How to Attract Top Talent through Biometrics Recruitment

8 minutes

With the size of the global Biometrics market expected to reach $19bn by 2028, it’s li...

With the size of the global Biometrics market expected to reach $19bn by 2028, it’s likely that remaining competitive within the clinical trials environment will require organisations to attract and retain the best talent from across the field. With a growing demand for clinical trial data analysis expertise, acquiring candidates for Statistical Programming, Biostatistics, or Clinical Data Management roles will become increasingly challenging. 

This guide explores how you can attract top talent through the latest Biometrics recruitment strategies. We’ll discuss why there’s a growing demand for Clinical Data Management skills across the industry, addressing common misconceptions around Biometrics roles before we highlight what hiring managers should look for when assessing and interviewing candidates. 

Before we review what we’ve learnt, we’ll also illustrate some effective Biometrics recruitment strategies that you can put into practice to improve your organisation’s chances of snagging that much-needed professional hire.

The Growing Demand for Biometrics and Clinical Data Management

Biometrics recruitment can prove challenging for even the largest life science organisations. With the growing adoption of digital Biometric Monitoring Technologies (BioMeTs), real-world data, and wearable healthcare devices, clinical researchers often have huge volumes of data to wade through, report on, and keep secure with the process of statistical analysis in clinical trials requiring an increasingly complex set of duties.

As a result, the demand for Biometrics and Clinical Data Management professionals is on the rise—with the unique skill sets of these individuals being leveraged across all areas of the clinical research process to support trial quality and turn results and healthcare data into understandable, actionable, and insightful outcomes.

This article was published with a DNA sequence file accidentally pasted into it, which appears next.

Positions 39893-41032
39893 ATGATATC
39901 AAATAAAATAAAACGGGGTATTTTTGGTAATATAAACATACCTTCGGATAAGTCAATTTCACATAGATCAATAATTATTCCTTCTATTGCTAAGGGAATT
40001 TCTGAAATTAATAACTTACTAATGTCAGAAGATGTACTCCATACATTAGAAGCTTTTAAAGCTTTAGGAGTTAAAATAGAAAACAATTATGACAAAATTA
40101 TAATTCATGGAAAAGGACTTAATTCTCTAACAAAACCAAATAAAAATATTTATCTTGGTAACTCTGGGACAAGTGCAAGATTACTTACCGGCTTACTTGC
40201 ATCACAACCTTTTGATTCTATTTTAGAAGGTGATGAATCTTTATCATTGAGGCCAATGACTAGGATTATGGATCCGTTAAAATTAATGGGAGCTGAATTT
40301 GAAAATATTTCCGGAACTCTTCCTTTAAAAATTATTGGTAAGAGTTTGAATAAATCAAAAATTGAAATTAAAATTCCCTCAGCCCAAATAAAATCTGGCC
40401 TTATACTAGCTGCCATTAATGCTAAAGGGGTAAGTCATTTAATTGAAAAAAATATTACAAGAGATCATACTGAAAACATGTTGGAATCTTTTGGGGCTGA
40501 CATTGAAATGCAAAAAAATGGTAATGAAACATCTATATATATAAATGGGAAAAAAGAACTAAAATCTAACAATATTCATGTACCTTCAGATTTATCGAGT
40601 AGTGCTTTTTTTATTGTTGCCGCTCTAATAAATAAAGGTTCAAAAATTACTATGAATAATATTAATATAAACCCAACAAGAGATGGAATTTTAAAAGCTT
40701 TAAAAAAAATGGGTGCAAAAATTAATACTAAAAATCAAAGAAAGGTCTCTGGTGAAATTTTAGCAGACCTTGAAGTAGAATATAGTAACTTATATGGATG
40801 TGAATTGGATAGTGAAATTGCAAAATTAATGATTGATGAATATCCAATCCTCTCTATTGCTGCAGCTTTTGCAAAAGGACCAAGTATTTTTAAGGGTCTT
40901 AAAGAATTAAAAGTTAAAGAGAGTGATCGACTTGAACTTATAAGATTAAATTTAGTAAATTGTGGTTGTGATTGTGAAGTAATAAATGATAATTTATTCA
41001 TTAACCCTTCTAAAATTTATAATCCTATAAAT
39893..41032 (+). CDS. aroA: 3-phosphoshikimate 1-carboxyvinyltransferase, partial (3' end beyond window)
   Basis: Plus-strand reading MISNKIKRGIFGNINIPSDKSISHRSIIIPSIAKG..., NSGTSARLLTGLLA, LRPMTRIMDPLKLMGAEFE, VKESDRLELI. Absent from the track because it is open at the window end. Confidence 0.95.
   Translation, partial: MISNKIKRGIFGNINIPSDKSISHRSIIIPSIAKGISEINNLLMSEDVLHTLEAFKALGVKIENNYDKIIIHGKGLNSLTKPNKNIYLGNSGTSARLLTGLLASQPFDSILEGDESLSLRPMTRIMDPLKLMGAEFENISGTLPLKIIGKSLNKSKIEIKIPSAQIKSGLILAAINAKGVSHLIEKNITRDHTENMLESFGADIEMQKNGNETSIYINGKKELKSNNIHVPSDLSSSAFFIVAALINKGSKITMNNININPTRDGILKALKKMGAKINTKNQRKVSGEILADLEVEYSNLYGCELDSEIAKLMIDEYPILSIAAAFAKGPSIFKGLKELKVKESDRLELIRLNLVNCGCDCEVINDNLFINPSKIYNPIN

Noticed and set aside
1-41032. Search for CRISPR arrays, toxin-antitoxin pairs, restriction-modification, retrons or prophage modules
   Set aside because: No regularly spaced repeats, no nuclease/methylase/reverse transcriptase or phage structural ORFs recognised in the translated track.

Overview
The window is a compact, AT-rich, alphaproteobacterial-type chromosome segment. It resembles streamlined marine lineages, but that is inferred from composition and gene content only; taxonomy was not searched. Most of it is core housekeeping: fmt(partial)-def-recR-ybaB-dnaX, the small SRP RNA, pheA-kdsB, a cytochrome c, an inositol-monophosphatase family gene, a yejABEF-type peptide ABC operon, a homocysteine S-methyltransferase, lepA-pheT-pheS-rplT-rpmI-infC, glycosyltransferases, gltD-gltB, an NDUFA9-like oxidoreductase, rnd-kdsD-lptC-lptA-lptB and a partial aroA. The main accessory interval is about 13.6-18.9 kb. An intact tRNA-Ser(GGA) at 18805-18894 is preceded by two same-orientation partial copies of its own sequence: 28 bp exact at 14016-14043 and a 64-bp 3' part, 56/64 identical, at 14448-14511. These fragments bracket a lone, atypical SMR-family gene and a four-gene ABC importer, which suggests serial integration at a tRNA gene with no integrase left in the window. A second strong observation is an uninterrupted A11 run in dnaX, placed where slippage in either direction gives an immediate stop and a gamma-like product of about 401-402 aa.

These developments within the clinical trials environment are enabling the evolution of several roles, from Statistical Programming to Clinical Data Management. Far beyond simply analysing data, Biometrics professionals play a vital role in study design, determining effective sample sizes, selecting statistical methodologies, and interpreting results. 

Whilst Biometrics professionals can’t altogether eliminate surprises or errors in patient, drug, or device data, through proper Clinical Data Management techniques, organisations can better visualise study outcomes and treatment efficacy, enabling the reporting of reliable and statistically sound data. 

Indeed, the employment figures support this, with demand for Statistical Programmers alone anticipated to increase by 10% to 12% annually over the coming decade. 

By enhancing the accuracy and reliability of the data they’re reporting on, Biometrics professionals are playing a critical business and patient care role in meeting the strict standards, regulations, and guidelines that the wider clinical trial industry is subject to. Through innovative and adaptable approaches to study design, clinical data management, and statistical programming, these experts contribute to the creation of effective trial processes, expediting drug development timelines and improving healthcare outcomes. 

Emerging technologies, such as the aforementioned wearable devices, alongside artificial intelligence and machine learning applications, are also driving the evolution of Biometrics recruitment. It’s no longer the case that patient identification, enrollment, and tracking are something that awaits Biometrics professionals of the future—these technologies are here now, helping to improve the efficiency, accuracy, safety, and security of data collection processes. 

The growth of wearables means that trial participants can be monitored remotely, with real-time data offering insights into adverse events and side effects that might not arise during a participant’s time at the trial site. 

Biostatisticians, Clinical Data Management experts, and programmers in Clinical Coding jobs will all be key to ensuring that future drug and device therapies will be better tolerated and further healthcare outcomes whilst minimising the impact that these treatments can have on patients’ quality of life.

If you’re interested in learning more about how Warman O’Brien has championed the Biometrics field after reading this article, see our case study on how we helped a growing consultancy to hire 42 contractors, providing an in-depth insight into the real-world challenges faced by life science organisations when it comes to attracting these in-demand professionals for roles which emphasise the importance of statistical analysis in clinical trials.